I went directly to a conference room, set up the VHS player and turned on the television. The picture that appeared was a static shot. The camera had obviously been set up on a tripod and allowed to run without interruption.

In the foreground was the roto-tiller, propped up on its cement blocks. In a semi-circle around it, facing the camera, stood about twenty men in suits and a court officer in a blue uniform. Five or six of the men held clipboards. I assumed they were the experts. They furrowed their brows, intent on examining the roto-tiller from every conceivable angle. Each had his own camera and was taking his own photos. The lawyers were less intent, but watchful. Art stood among them. Beside him, arms folded, legs apart, eyebrows narrowed, stood a man who looked like Roger sounded.

The videotape droned on and on. As the engine ran, the experts pointed at this or that, but nobody touched anything. After awhile, they drifted away to confer with their separate clients. Art chatted with some of them himself. The court officer had disappeared, perhaps done in by boredom. The machine chugged along.

Only one man still watched the roto-tiller’s workings. Roger prowled along the edges of the experts, his eyes always fixed on the machine. Finally, he ambled closer to the roto-tiller. He paused; he glanced around. No one was watching him.

He stepped still closer. Now he reached for the control handles. The engine ran, noisy but steady. Roger touched the handles. Unperturbed, the engine ran still. He pressed down on the handles. The roto-tiller angled down toward him, tilting on the concrete blocks. He released the handles. The machine tilted back. He pressed down with more force. The tiller tilted at a greater angle. He let go. It fell back. He grasped the handles and shook the machine. It bounced on the concrete blocks. He lifted the handles up and let them fall.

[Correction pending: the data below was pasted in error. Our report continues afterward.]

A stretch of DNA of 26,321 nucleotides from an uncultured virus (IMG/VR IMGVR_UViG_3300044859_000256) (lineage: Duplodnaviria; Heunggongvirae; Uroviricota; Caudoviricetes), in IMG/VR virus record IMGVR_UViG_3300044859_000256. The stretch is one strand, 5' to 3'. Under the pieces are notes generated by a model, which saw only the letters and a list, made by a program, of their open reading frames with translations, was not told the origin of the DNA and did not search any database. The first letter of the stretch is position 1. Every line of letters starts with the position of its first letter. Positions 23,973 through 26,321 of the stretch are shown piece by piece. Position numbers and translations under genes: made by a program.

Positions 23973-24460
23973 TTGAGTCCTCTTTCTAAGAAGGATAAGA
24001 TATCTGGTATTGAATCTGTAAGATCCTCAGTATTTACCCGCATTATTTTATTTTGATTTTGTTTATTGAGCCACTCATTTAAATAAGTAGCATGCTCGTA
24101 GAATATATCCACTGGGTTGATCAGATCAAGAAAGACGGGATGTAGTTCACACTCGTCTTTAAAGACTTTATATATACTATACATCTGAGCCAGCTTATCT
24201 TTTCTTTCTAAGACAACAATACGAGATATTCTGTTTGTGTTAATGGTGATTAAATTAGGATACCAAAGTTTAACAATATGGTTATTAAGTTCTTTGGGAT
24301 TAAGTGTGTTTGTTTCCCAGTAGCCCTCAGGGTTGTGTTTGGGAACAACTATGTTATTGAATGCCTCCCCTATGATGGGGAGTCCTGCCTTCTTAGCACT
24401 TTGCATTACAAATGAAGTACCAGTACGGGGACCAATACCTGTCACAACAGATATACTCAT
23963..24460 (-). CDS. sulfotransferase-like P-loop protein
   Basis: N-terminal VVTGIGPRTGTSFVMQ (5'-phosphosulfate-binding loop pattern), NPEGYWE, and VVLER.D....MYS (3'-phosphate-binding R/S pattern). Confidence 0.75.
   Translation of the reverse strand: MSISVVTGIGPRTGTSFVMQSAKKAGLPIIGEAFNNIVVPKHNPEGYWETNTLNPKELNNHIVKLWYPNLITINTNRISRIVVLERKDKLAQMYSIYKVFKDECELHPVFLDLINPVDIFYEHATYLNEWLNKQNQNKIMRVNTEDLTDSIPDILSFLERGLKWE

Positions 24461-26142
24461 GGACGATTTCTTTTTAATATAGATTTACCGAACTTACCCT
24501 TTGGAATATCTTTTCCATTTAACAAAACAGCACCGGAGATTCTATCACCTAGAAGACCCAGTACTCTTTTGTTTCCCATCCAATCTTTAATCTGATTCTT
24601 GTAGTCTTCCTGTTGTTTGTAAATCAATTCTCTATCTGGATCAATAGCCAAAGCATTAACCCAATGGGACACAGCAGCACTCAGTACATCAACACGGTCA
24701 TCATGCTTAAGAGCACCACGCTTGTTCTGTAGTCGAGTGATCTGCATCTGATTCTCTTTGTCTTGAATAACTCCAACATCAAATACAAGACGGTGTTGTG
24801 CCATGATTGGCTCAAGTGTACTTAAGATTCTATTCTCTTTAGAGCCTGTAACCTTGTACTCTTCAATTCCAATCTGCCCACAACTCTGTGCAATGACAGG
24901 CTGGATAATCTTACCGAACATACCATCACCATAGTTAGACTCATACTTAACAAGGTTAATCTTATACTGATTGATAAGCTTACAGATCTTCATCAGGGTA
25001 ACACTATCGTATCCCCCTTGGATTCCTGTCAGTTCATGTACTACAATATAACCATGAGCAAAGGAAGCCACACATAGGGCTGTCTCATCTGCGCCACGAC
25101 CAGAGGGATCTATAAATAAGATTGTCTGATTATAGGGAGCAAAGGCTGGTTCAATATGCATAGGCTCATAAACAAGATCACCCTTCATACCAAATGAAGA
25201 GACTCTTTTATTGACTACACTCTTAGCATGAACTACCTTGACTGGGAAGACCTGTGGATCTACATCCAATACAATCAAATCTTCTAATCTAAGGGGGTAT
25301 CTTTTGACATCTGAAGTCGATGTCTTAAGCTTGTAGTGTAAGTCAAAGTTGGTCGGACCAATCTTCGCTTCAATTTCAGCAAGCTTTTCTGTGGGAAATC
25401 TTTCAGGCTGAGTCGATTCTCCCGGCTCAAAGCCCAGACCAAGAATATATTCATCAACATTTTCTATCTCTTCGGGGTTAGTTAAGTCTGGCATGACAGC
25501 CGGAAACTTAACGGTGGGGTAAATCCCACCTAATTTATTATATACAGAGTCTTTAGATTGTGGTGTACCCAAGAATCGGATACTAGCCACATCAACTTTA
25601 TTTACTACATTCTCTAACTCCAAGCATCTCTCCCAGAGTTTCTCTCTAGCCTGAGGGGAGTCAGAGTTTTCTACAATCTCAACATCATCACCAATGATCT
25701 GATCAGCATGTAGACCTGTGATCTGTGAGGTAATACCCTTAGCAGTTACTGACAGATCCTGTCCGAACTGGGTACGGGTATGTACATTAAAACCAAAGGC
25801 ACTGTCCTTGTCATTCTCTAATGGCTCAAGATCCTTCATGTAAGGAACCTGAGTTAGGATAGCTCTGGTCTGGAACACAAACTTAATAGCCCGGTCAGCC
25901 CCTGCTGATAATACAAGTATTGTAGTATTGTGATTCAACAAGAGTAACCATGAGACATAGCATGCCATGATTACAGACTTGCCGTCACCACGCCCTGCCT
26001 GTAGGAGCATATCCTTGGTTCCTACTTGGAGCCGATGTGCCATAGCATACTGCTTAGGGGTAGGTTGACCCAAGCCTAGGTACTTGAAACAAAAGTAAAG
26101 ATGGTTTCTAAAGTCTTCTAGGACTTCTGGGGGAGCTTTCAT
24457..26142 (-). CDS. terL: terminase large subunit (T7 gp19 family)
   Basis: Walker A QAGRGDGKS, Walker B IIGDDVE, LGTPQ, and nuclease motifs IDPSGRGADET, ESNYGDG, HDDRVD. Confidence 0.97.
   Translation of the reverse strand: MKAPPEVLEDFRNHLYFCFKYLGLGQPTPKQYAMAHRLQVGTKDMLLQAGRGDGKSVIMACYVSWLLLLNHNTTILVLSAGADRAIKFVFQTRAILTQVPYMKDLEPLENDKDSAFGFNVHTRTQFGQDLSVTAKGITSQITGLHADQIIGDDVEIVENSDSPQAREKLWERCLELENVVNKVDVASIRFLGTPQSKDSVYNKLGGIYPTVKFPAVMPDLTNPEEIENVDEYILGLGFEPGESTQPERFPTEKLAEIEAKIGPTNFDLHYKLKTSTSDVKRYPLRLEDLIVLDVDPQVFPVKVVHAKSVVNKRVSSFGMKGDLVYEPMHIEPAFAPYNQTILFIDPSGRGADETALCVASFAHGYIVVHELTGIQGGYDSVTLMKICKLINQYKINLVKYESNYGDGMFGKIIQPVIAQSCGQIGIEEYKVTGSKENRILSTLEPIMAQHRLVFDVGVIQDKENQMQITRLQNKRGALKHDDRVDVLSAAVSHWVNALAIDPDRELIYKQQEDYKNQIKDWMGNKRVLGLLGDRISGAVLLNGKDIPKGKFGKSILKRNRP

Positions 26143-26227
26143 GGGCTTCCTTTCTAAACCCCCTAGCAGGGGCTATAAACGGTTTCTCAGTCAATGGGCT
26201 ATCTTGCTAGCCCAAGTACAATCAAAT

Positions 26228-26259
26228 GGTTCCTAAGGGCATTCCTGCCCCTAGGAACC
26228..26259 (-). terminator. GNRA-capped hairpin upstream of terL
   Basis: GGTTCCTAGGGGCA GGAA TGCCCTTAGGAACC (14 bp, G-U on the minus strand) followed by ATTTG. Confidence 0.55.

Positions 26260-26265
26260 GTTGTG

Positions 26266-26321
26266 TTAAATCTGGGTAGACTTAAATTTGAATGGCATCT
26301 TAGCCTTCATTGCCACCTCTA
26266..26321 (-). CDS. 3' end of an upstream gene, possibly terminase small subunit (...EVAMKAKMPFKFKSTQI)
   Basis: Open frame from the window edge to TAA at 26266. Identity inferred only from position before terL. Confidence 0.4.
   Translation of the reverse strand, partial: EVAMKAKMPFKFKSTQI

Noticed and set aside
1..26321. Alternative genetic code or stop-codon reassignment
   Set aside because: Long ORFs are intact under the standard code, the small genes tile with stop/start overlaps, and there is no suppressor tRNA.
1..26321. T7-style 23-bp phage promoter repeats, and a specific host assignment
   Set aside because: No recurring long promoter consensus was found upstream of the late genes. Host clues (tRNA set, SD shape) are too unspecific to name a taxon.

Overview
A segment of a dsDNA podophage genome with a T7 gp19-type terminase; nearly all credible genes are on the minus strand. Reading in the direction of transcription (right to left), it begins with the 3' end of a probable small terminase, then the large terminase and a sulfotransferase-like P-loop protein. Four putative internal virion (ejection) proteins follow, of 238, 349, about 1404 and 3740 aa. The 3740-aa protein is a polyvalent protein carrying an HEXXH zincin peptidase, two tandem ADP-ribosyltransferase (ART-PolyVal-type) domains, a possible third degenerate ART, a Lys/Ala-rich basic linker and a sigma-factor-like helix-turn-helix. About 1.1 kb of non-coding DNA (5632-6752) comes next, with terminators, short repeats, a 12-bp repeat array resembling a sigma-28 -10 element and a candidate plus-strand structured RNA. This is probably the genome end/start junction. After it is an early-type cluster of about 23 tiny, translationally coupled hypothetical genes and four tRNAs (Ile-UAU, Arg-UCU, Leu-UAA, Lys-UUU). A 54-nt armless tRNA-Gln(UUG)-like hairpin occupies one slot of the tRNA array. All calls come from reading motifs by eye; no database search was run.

The machine bounced against the concrete blocks and bounced again, fell off the blocks, struck the ground, shifted into reverse and chased him out of the picture.

The case never went to trial. The other five defendants’ insurers came up with about three hundred thousand between them. Roger’s company, which had no insurance, had to fork over more than $600,000. In those days, it was big money.

The schoolteacher took several cruises in slacks.

The Board of Directors, composed of Roger’s grandfather, father and four uncles, removed Roger as CEO and replaced him with his cousin Arlo. Later, Art visited Arlo to try to get some more business from the company.

But it was impossible.

(c) 2016 by the Author. All rights reserved.